O’Shea: What attracted you to developing a continuation of the Norwegian folk tale, Gruff?
Horn: After I had made my first few minicomics, I was searching for an idea for an ongoing, larger story. One day a co-worker asked me if I’d ever played Billy Goats Gruff when I was a kid. I had no idea what that meant, but I researched the old folk tale and decided to sketch some goats that day. I drew the goat a few times and eventually sketched him talking to a little turtle (not sure why). I liked the characters so much that I decided to build a story for them that would be a continuation of the Billy Goats Gruff tale.
My graphic novel, Gruff, picks up after the end of the original Norwegian folk tale, which had a slightly more violent ending where the third goat killed the troll. This goat, named Gruff, now lives under the bridge as punishment for accidentally killing the troll when he was trying to protect his brothers. He lives in seclusion, riddled with guilt, and is shunned by his brothers as well as the other animals of the forest. One day he meets a naive turtle who just wants to be his friend. They unintentionally begin to uncover a conspiracy of why the troll was living under the bridge in their forest.
It’s a story about the redemption we find in true friendship. When I was young I made quite a few stupid mistakes (don’t we all). And instead of shutting myself off and wallowing in my guilt, I found friends that were willing to forgive me. That’s what Gruff is about for me. And who doesn’t want to see a goat become friends with a turtle?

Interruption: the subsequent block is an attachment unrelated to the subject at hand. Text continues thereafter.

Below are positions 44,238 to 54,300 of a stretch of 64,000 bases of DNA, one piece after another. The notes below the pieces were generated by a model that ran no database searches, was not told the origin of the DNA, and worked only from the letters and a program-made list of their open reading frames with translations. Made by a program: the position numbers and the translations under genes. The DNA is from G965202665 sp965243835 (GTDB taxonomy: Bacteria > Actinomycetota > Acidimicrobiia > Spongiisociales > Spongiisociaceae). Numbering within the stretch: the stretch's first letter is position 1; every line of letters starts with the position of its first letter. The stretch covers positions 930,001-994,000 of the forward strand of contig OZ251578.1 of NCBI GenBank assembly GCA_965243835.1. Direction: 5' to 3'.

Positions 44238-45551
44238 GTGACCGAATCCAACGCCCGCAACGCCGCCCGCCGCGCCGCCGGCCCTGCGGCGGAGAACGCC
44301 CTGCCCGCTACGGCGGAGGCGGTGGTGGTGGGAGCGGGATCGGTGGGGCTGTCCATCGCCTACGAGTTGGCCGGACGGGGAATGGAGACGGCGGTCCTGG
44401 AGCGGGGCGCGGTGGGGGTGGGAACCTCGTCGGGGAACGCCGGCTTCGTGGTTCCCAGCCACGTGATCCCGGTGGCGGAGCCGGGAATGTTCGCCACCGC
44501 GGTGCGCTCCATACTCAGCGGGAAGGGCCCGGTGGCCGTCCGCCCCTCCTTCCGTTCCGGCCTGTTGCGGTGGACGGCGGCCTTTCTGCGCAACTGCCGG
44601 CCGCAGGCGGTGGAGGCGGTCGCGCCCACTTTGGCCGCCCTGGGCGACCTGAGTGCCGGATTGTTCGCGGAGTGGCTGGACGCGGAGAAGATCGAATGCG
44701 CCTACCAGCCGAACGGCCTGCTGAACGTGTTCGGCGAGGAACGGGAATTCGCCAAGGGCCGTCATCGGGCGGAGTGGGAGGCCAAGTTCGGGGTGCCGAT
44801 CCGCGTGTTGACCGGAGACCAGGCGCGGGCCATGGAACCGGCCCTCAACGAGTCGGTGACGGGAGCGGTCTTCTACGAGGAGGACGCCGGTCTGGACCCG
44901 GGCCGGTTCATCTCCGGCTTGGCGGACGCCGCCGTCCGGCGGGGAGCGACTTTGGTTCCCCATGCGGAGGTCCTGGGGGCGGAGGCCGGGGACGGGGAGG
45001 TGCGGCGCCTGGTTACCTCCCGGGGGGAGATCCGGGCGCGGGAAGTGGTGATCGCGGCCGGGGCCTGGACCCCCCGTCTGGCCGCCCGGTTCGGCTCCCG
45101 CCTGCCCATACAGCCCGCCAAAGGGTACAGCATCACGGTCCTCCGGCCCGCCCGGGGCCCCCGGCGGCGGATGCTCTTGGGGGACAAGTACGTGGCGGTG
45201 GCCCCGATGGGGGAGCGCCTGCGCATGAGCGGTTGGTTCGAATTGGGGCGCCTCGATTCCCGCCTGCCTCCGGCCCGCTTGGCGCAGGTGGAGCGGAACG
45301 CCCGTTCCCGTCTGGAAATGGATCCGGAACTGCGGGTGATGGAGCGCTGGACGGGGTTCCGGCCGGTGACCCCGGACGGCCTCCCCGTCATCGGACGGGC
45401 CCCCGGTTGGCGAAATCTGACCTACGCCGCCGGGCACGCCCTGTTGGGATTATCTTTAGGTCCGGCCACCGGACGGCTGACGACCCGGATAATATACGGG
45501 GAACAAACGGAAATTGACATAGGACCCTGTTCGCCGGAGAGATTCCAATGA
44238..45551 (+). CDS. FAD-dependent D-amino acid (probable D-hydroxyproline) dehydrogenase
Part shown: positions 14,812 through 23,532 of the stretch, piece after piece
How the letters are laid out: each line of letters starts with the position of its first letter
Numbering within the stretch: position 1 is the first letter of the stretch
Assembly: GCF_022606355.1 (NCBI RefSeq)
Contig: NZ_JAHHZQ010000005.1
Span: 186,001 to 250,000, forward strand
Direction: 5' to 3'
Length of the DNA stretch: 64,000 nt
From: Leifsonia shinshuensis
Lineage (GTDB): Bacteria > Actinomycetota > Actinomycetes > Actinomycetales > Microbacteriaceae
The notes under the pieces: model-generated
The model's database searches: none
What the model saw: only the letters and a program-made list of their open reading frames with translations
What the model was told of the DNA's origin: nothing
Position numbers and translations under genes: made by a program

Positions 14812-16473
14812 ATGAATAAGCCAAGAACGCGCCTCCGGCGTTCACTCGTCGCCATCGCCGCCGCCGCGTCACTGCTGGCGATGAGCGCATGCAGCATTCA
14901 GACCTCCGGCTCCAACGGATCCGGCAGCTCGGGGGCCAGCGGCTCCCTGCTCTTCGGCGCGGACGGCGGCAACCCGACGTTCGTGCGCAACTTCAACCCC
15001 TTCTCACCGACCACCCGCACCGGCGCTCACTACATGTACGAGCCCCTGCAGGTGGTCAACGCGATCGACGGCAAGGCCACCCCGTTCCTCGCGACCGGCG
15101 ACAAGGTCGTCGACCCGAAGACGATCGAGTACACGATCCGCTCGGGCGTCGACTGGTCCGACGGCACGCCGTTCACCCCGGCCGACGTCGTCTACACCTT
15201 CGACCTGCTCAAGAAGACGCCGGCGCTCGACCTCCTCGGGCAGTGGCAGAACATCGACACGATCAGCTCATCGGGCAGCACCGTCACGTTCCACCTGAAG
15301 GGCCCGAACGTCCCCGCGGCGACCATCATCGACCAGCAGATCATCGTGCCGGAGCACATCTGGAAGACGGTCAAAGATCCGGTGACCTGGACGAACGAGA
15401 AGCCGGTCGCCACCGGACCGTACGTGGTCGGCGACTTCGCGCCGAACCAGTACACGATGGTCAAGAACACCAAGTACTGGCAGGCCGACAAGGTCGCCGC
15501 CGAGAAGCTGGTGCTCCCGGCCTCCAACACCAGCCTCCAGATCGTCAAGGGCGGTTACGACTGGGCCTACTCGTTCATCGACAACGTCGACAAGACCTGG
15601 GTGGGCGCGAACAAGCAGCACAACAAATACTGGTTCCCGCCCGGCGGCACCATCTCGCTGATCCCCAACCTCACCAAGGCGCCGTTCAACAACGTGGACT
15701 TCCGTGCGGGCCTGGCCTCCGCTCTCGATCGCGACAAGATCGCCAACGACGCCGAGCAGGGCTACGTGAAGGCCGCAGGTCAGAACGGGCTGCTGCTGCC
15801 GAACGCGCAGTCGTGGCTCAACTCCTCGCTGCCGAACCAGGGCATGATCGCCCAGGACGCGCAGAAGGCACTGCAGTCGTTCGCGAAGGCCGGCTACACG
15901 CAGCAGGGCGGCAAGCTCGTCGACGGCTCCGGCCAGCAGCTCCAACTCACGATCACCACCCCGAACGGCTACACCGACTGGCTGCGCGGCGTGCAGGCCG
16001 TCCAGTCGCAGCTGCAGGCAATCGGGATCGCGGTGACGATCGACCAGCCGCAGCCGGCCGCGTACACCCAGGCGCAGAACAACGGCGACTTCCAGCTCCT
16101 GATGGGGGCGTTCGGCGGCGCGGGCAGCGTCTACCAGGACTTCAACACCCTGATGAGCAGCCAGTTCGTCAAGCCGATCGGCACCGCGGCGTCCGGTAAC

O’Shea: How did your trip to Guatemala come about? What were some of the highlights of the trip?
Horn: My wife and I sponsor a Guatemalan child named Oscar through Compassion International. We were part of a group from our church that got to go meet their sponsored child and help with some construction work. Each day after working, Oscar would sit next to me as I drew superheroes for children in the streets of Guatemala. It was amazing. They requested Superman, Batman, Spider-man, and a ton of Zorros! And, surprisingly, quite a few of the Flash. He’s apparently big there. Geoff Johns would be proud.
One of the interesting things about that trip was that three days after I returned from Guatemala, I flew out to San Diego for Comic-Con. It was a startling juxtaposition of being surrounded by the most upsetting poverty I’d ever seen, and then immediately being bombarded with the most overwhelming pop culture commercialism event in the world. It was actually pretty disturbing. But after a few days of hanging with my awesome friends at Comic-Con, I figured out how it was all connected.
These kids in Guatemala see stories of superheroes standing up for people that can’t get justice for themselves. That’s an example that they (and everyone else) can use because some day we will all need to do that for people in need. And these kids in Guatemala wanted a piece of that idea drawn on paper by me that they could take home. That made Comic-Con’s overbearing crowds of sweaty costumes less crazy and more awesome. Even in a real world devastated by poverty, stories of superheroes can still matter. Maybe I’m over thinking it, but getting to be a small part of that for those kids was a privilege.
O’Shea: You recently attended NYCC but did not have a booth. Were you able to network more, given that you were not tied to a table, or was it actually harder to network?
Horn: Without having to sit at the table all day, it’s way easier to get around and see everyone. But in comics, “networking” is just a fancy word for making amazing friends who also happen to make comics. Instead of just making important business contacts, I’ve been making friends with the best people on the planet. For the most part, everyone just wants to help everybody else. So friends you make are important to the business side of comics, but it’s more about becoming part of the community of awesome. And even though I didn’t have a table at NYCC, I still managed to sell some comics. You put me on the convention floor, and I’m gonna get my stories into people’s hands. It can’t be stopped.